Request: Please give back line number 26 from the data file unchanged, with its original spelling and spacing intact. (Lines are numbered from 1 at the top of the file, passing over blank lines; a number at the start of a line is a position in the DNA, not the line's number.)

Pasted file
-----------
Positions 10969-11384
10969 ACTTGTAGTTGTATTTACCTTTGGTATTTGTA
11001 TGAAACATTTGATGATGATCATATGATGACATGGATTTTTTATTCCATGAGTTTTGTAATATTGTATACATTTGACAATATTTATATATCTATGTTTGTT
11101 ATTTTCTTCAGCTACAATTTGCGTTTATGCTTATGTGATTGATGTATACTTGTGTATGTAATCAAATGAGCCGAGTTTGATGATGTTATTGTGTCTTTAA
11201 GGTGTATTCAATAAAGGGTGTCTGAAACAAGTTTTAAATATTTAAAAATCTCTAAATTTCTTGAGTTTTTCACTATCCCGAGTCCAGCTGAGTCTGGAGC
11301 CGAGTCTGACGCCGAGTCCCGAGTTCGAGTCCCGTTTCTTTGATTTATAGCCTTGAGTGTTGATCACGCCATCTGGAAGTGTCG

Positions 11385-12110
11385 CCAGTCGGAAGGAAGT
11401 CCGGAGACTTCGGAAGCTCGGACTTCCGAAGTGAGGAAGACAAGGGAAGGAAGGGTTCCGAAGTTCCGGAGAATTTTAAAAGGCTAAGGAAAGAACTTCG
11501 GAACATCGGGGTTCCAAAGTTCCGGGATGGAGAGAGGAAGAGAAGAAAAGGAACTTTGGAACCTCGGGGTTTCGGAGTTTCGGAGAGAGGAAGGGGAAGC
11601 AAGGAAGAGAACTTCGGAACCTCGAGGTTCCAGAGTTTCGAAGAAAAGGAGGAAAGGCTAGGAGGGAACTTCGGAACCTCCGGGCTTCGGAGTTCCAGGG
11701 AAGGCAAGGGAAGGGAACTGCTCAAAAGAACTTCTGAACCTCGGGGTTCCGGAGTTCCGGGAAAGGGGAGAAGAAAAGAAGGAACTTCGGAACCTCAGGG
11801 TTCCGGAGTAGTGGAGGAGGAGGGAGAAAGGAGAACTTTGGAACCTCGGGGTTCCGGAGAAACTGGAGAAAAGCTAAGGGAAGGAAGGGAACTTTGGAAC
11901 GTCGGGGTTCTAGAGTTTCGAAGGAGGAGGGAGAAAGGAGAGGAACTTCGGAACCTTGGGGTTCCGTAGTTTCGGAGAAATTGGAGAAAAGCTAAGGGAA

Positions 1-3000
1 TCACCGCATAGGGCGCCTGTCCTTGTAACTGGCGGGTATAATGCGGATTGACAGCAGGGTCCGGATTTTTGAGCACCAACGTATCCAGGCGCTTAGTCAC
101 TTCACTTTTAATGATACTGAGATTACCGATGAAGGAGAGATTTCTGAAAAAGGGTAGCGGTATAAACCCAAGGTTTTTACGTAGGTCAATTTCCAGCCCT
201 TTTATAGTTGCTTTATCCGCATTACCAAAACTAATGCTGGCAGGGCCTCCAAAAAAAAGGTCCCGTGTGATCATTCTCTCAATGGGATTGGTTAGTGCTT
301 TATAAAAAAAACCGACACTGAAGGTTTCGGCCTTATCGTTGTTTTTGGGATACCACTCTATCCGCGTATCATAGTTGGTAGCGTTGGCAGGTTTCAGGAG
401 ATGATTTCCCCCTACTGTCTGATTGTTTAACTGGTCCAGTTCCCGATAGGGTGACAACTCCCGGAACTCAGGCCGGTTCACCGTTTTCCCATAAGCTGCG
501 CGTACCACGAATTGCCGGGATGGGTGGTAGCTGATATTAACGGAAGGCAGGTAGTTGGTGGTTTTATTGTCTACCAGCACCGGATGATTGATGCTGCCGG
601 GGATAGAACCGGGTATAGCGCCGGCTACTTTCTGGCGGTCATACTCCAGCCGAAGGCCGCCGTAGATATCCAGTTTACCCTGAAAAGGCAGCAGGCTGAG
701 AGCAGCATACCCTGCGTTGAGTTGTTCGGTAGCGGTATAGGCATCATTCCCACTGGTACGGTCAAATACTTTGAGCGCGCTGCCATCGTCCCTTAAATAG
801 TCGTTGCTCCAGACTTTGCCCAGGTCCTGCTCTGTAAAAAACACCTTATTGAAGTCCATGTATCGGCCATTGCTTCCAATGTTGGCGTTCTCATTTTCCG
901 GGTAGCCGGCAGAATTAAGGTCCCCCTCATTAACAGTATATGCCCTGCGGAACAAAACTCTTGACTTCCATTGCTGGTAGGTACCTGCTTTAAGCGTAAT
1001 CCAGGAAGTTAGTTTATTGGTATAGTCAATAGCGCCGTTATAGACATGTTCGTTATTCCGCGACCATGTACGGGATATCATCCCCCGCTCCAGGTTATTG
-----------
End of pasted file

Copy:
1001 CCAGGAAGTTAGTTTATTGGTATAGTCAATAGCGCCGTTATAGACATGTTCGTTATTCCGCGACCATGTACGGGATATCATCCCCCGCTCCAGGTTATTG